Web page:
What Couples Can Do

Easing into parenthood is no easy task, here's what to expect.

By P.A. Cowan, published on July 1, 1992 - last reviewed on August 30, 2004

We have compiled a list of things that expectant couples and new
parents can do on their own to reduce the expected strain and enjoy more
of the positive side of becoming a family. Although some of these ideas
may sound simple and obvious, we have found that many partners think of
them without actually trying them. We believe it is never too late to
give them a chance.

o Share expectations. Many husbands and wives neglect to share with
each other their private notions of the ideal family. They assume that
once they've decided to have a baby their ideal family picture will take
place spontaneously. Others are reluctant to talk about their hopes and
anxieties because they are afraid disagreement or conflict might result
from finding that they differ on important issues. Men and women who can
talk to each other about what they hope will happen, and what they are
concerned might happen, begin their lives as parents feeling better
prepared to deal with both the positive and the negative
realities.

o Give yourself regular "checkups." Some of the issues we describe
may be a starting point for couples to talk about how they feel they are
doing in the major parts of their life together. These checkups should
never begin during a fight, however; they require quiet, uninterrupted
time when both partners feel free to explore their reactions.

o Make time to talk to each other. We suggest that partners try to
make a regular time each week to go for a walk, to talk with no
interruptions--basically to touch base with each other. Many husbands and
wives say the day gets away from them. By the time everything is cleaned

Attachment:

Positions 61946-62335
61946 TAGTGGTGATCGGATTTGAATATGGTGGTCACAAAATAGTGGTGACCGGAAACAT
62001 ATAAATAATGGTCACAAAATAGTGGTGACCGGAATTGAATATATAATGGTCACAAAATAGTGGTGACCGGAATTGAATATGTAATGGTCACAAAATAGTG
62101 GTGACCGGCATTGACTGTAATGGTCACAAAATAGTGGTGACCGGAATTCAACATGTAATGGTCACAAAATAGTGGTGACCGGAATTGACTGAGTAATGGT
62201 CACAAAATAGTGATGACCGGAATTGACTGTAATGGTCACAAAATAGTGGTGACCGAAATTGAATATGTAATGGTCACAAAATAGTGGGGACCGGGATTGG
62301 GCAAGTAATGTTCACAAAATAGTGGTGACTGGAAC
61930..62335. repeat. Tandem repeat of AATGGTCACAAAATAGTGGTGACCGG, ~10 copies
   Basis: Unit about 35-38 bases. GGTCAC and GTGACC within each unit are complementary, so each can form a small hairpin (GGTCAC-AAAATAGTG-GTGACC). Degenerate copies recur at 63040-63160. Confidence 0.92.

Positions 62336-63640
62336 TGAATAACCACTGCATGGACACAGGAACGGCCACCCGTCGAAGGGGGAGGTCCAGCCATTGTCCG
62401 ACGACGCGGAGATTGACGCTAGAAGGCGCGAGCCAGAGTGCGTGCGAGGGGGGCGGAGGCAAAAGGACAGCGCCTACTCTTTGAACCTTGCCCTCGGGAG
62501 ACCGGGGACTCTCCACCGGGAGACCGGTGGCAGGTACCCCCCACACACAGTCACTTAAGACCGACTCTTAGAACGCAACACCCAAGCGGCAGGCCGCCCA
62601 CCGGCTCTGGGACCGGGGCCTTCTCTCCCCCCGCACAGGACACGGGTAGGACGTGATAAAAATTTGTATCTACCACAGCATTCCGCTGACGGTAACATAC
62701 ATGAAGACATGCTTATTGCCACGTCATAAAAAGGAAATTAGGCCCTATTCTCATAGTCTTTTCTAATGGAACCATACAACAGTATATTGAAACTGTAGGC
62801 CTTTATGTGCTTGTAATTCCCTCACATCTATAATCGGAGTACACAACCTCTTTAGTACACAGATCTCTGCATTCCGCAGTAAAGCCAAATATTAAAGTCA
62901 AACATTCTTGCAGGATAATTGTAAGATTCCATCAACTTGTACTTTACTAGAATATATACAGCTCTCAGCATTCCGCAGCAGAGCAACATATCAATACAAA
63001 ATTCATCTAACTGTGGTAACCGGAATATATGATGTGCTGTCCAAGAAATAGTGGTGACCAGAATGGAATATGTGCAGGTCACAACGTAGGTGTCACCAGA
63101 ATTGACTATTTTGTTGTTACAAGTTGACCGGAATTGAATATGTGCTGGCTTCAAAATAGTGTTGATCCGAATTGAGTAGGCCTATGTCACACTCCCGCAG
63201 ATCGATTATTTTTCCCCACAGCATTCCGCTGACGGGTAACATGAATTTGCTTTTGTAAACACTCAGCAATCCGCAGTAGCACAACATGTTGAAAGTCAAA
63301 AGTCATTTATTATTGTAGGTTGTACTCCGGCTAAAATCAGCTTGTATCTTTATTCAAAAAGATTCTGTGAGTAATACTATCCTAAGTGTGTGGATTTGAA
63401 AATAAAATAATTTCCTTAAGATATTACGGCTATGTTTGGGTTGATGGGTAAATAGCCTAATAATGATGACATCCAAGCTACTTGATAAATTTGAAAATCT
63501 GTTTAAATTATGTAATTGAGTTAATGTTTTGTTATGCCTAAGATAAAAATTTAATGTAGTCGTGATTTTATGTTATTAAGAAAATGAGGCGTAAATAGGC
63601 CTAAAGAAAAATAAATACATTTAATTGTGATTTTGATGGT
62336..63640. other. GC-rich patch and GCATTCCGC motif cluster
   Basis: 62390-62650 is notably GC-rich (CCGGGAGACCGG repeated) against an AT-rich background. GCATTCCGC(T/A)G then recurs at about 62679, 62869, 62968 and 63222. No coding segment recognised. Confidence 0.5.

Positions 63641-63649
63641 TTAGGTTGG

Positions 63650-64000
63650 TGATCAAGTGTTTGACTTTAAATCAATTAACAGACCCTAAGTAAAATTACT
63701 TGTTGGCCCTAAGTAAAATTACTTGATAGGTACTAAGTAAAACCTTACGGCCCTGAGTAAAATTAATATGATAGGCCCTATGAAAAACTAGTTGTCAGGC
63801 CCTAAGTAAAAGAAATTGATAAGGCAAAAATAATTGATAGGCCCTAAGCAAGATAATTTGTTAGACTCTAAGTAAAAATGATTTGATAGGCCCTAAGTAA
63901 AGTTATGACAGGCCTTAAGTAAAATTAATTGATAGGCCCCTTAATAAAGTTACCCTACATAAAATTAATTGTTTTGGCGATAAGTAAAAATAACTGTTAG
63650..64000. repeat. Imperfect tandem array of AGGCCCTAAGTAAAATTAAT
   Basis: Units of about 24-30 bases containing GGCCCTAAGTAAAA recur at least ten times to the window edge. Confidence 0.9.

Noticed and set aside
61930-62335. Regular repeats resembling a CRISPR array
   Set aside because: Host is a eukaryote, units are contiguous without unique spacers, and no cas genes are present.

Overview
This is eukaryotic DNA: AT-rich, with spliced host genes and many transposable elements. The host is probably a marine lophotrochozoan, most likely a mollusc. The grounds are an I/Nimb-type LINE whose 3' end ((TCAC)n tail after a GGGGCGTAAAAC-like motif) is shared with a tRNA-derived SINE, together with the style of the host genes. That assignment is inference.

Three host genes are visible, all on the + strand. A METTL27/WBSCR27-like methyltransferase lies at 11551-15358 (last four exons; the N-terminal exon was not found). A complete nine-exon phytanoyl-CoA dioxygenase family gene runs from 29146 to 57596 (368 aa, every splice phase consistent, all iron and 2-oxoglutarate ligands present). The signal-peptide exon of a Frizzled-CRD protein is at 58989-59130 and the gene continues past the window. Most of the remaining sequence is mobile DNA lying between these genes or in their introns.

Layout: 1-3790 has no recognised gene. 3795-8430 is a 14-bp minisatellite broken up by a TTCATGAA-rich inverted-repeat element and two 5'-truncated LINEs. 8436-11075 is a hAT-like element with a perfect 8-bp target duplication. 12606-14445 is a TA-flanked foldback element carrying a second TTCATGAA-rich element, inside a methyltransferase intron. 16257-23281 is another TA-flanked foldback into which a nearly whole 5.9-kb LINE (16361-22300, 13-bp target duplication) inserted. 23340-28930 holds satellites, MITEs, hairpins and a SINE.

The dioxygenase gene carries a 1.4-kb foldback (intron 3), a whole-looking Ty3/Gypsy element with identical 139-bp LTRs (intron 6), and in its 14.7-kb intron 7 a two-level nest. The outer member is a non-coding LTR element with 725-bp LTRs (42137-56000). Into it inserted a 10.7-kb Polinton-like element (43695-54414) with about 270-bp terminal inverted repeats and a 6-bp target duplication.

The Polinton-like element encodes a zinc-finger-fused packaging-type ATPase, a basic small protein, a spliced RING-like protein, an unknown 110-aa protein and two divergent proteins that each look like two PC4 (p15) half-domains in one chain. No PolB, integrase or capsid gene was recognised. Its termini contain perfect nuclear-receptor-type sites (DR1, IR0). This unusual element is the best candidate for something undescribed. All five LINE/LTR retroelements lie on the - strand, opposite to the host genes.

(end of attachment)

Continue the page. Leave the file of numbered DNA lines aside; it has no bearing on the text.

up at night, they are too exhausted for intimate conversation. It sounds
terribly artificial, but making an appointment or a date can be
useful--even if the laundry or dinner dishes have to wait or the "date"
must be rescheduled because of a crying baby or fatigue.

o Negotiate an agenda. If one partner feels that something is a
problem, at least for now, it is a problem. We recommend discussing only
one problem at a time, with an explicit agreement that other difficulties
will be addressed at the next opportunity. If partners can trust that
both their issues will be addressed in time, they are less likely to
sabotage today's discussion.

o Adopt an experimental attitude. Regard a fight as information
that something is wrong in the relationship. The trick is not to worry
that you are having a struggle, or to avoid a fight. Every couple has
both trivial and important issues they need to work out. Take a step
teach and shift from a "What are you doing wrong?" position to a "What's
going on in our lives that this is happening now?" attitude.

o Don't ignore sex and intimacy. The absence of sex that usually
accompanies childbirth can feel like a longtime draught. Advice columns
tell you, "if you're even partially ready, go for it.". But there is a
territory between deprivation and the old pattern of more frequent
lovemaking. If partners are able to discuss it at all, and some find it
awkward at this time, they can recognize there are opportunities for
nonsexual intimacy: touching, hugging, cuddling. This is often what they
miss most. Sometimes, the discovery that your partner is missing the
intimacy, too, results in increased closeness. Line up support in the
early stages. Consider arranging for services or people who can provide
support and relief when the going gets rough. This is difficult to do
when most of your attention is focused on how to juggle everything you
used to do and take care of the new baby.

o Talk with a friend or co-worker. We find that participating in an
ongoing group with the help of a trained mental health professional and
other couples can buffer men's and women's dissatisfaction and keep
marital disenchantment from getting out of hand, at least for the first
few years. Although these kinds of groups are not available at this time
the same kind of sharing of information might come from special friends
or co-workers who are willing to talk about their experiences of being
partners and parents.

o Find the delicate balance. Especially when both parents work,
they may hesitate to take the additional time to nurture their
relationship as a couple, because they are away from their children so
many hours a week and want to spend all their nonworking hours with them.
Although it clearly takes ingenuity and juggling, we believe the children
will do best in their development when their mothers and fathers find
ways to balance their own needs with those of their children.